Standard cabbage usually takes 10-12 weeks to reach maturity.

At Patuxent, we have both red and green cabbage plants.

radish plant

Radishes are crisp and peppery. They are very versatile and delicious pickled, in salads, roasted, in teas sandwiches, or on their own!

You can have radishes in your own yard in only 6 to 8 weeks!

broccoli plant

Broccoli is a very common member of the cabbage family. It is delicious dipped in ranch, added to chowders, roasted, or steamed.

In your fall garden, it takes 10-12 weeks for the plant to fully establish.

cauliflower plant

This annual plant is part of the Brassica family. It is very easy to grow and absolutely irresistible when roasted!

Like broccoli, cauliflower also matures in 10 to 12 weeks.

Onions, like garlic and leeks, are grown underground while protected in a waxy covering.

They can be planted in the spring, it is recommended to plant them 10 to 12 weeks before the first frost.

carrot plant

A favorite of Bugs Bunny and people alike, the carrot is a root vegetable that is snacked on or added to just about any cuisine, even deserts.

In the garden, they take 10 to 12 weeks for the plant to establish.

beet plant

Very closely related to Swiss Chard is the beetroot with a deep purple color and impressive nutritional benefits.

These speedy growers only take 6 to 8 weeks to mature!

brussels sprouts plant

This vegetable is in the extended family of cabbages and is most commonly roasted.

Like many other vegetables, they take 10 to 12 weeks to mature.

This colorful plant is related to beets and spinach. It is great in soups, casserole, and breakfast foods. Not only is it delicious, but it is also rich in vitamins and minerals!

To allow it to reach maturity, you should plant Swiss Chard 8 to 10 weeks before the first frost.

turnip plant

Another popular root vegetable, the turnip is world-famous and can be prepared in an endless number of ways.

In your garden, it will usually need 8 to 10 weeks to develop before the first frost.

asparagus plant

This spring vegetable is best planted in trenches in the fall for spring harvest.

To plant, dig trenches and winterize your garden after placing the asparagus crowns in the ground.

rosemary plant

This herb has an incredibly aromatic smell and is pretty easy to grow.

Plant it in the ground during the winter, and it will thrive and be ready to harvest in the spring.

Other herbs to plant in the fall for spring harvesting are:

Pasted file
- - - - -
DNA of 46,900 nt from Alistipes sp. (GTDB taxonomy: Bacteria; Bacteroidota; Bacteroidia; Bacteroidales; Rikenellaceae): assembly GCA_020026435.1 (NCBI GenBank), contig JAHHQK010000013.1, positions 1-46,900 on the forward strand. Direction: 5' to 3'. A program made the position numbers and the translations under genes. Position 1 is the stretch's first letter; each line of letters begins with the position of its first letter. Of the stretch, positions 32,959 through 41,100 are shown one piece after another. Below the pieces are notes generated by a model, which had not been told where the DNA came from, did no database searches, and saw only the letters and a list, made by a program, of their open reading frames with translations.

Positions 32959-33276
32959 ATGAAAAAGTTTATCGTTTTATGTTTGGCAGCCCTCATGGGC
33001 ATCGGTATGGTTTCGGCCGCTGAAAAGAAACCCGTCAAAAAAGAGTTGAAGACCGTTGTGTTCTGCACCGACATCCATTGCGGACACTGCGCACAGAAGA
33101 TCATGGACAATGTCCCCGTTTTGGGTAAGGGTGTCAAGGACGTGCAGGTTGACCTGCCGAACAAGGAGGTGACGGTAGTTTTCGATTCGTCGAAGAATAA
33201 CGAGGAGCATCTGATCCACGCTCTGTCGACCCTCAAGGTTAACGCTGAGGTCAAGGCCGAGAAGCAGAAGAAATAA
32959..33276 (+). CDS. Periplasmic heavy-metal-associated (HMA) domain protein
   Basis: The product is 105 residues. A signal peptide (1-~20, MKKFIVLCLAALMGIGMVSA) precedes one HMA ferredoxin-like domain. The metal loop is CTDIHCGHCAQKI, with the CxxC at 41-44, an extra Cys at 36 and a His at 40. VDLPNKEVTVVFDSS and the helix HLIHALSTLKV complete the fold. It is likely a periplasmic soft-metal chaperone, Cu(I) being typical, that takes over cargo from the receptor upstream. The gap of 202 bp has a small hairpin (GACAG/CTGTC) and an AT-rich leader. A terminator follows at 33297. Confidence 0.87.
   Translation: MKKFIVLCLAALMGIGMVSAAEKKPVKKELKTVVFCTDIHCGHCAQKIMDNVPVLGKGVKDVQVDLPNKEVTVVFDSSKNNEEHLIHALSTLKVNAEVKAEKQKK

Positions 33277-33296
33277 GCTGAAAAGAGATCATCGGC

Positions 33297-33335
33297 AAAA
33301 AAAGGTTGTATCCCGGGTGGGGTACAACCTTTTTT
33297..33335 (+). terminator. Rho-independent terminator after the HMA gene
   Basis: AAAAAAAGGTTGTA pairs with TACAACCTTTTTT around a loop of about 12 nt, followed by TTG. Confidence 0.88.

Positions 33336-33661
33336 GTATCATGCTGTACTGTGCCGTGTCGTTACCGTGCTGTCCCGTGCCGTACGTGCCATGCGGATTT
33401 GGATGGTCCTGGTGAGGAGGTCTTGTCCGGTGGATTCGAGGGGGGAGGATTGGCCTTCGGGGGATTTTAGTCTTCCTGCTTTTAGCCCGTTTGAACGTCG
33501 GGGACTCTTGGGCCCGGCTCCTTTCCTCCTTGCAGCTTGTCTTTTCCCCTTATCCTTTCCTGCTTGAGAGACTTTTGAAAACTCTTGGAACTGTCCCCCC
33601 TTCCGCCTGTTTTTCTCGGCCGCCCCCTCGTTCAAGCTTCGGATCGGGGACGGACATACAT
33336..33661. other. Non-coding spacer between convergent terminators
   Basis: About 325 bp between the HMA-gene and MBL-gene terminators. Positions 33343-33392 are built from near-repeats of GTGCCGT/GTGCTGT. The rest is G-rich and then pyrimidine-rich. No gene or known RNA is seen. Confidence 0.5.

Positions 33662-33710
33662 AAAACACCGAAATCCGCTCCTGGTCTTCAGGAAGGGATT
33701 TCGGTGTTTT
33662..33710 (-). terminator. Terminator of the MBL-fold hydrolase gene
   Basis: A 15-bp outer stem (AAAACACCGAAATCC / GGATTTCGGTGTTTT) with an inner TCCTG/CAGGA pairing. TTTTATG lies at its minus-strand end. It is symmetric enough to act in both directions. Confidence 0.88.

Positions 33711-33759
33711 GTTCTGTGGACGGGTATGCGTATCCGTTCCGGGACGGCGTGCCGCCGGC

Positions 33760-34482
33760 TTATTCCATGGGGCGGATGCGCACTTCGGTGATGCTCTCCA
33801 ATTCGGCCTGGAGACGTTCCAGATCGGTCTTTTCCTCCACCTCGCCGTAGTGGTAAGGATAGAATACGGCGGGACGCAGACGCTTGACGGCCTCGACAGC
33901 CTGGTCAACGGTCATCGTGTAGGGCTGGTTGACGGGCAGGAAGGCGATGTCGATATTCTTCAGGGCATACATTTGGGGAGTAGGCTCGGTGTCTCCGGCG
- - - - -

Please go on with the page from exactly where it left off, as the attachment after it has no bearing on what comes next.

Mint, sage, parsley, chives, thyme, lavender, and cilantro.

strawberry plant

In order to get a good crop of sweet strawberries in your first growing season, plant them in the fall.

When spring comes, you should have delectable fruit popping up in your own backyard!

However, fall planting is not limited to vegetable gardening. Planting new purchases in the fall will ensure that they will sprout, bloom, and dazzle in the spring.

plant sprig blooming bulbs in the fall

Spring Bulbs

Although these plants will not be able to bloom until spring, they require the cold to fully set in and be ready for spring.

Although there is some delayed gratification, the wait will be worth it when these flowers burst out of the ground with pops of color to announce that spring has arrived.

Annuals

Although annuals will not last through the winter, planting these blooms now will give your garden a much-needed boost.

While perennials are preparing for dormancy and their flowers wilt away, annual plants will continue to bring color to your space.

Perennials, Trees, and Shrubs

If your plants try to establish in the peak of summer, there is added stress that may hinder its health. Choosing fall to plant is the perfect, stress-free time for the roots of your plants to really grow and settle.

Then, when spring comes, the initial growth will already be done and your plants will astonish! Just be sure to give your plant enough time to complete this process before the winter comes.

Pansies

These beautiful blooms will persist until the end of the year (when the snow really sets in). If we’re lucky enough to have a mild winter, they may even last until spring!

plant pansies in the fall

And it’s as easy as that! Fall can be the most rewarding time for gardeners. Taking these steps will extend your season of interest through the first frost, and ensure that your garden will thrive in the spring!